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The Stages Of Addiction & Recovery


Many people delay seeking help for addiction because the entire process can feel unending. However, this thought process will only worsen a substance use disorder. The fact is that there is a clear path to recovery for people who abuse drugs and alcohol, and while no timeline is exactly the same, the vast majority of people experience the same stages of addiction and recovery.

So, what are the stages of addiction? At what point should you try to get help? How long does recovery take? Finally, where can you go to recover from substance abuse?

In today’s guide, we will answer all of these questions and more, but first, let’s look at the different stages of addiction to understand how it can worsen over time:

What Are The Stages Of Addiction?

Again, not everyone experiences addiction the same way. However, decades of research have shown a pattern of behaviors that can generally be categorized into 5 stages of addiction. Keep in mind that these stages are not always clearcut or distinct; sometimes, a person may be in between different stages or experience the signs and symptoms of a later stage very early on. In any case, let’s take a closer look at the 5 stages of addiction:

The First Stage Of Addiction

The first stage of addiction is often known as the “experimentation” phase. This is the time when you first try an addictive substance, or the first time that you begin using an addictive substance repeatedly. However, not everyone who experiments with drugs or alcohol is automatically beginning an addiction. Classification of addiction can vary based on the person or the substance.

For example, someone may drink alcohol to unwind after work, but this doesn’t necessarily mean that they are in the first stage of addiction. Alternatively, someone may try crystal meth once and be in the first stages of addiction. Additionally, if a person begins drinking large amounts of alcohol for several days in a row, they are likely entering the first stage of addiction.

The Second Stage Of Addiction

The second stage of addiction is an extension of the first stage. After you’ve experimented with using a new substance or begun over-indulging in a substance, you might begin making it a habitual part of your life. The second stage begins when the experimentation turns into regular use. At this point, it may still be relatively easy to leave the substance behind. However, the longer you use an addictive substance, the greater the chance that you will become severely addicted and progress to later stages.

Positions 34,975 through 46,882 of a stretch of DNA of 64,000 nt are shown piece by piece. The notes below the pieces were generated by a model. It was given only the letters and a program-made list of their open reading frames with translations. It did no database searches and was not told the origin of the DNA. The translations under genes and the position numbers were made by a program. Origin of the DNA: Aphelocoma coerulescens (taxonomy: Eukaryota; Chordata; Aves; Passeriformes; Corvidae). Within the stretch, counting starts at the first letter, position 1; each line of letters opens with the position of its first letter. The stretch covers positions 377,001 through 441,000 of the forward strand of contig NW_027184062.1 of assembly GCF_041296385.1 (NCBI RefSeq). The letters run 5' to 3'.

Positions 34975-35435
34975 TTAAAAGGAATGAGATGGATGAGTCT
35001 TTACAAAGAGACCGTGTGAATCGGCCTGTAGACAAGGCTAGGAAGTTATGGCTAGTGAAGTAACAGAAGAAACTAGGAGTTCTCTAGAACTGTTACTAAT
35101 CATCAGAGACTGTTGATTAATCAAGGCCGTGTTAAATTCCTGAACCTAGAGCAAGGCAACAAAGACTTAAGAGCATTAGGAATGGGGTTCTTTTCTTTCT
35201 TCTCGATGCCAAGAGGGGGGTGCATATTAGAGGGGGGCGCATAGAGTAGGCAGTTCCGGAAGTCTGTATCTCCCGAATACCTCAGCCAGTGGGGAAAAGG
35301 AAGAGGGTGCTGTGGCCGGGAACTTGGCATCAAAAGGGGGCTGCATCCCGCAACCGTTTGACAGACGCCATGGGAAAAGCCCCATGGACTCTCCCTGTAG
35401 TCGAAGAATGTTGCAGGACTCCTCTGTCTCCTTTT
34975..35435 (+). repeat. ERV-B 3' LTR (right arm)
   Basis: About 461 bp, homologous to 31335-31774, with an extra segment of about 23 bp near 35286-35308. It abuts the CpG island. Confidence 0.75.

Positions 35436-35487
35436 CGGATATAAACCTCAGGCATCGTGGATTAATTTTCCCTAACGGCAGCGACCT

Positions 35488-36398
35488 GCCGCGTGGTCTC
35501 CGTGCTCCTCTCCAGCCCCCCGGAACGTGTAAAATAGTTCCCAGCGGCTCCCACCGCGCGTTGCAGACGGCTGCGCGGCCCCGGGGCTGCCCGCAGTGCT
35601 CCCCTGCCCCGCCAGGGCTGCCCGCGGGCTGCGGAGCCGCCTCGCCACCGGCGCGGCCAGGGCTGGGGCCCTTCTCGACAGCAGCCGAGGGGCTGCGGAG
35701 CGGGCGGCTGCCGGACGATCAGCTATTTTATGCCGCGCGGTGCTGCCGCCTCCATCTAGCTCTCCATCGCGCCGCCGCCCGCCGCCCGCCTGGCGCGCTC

The Third Stage Of Addiction

The third stage is often when others begin to take notice of your substance abuse, as it will start to have negative effects on your life. You might struggle to meet work, family, or school obligations as a direct result of your addiction. Alternatively, you might begin engaging in risky behavior, such as unsafe sex or driving under the influence during this stage. A strong indicator that you have a substance use disorder is that you continue to use one or more addictive substances in spite of negative consequences.

The Fourth Stage Of Addiction

By the time you reach the fourth stage, you are mentally and physically dependent on drugs and/or alcohol. You’ve probably developed a tolerance, which requires you to use or consume greater amounts to achieve the desired result. If you make attempts to quit or otherwise lose access to drugs or alcohol, you will experience withdrawal symptoms.

The Fifth Stage Of Addiction

The fifth stage is generally the point when medical professionals would diagnose you with a substance use disorder. This is the most severe stage of addiction and indicates that you have lost control over your substance use. Your addiction has likely become the primary focus of your life, whether you realize it or not. Oftentimes, you will experience severe consequences related to your health, personal relationships, and life when you reach the fifth stage of addiction.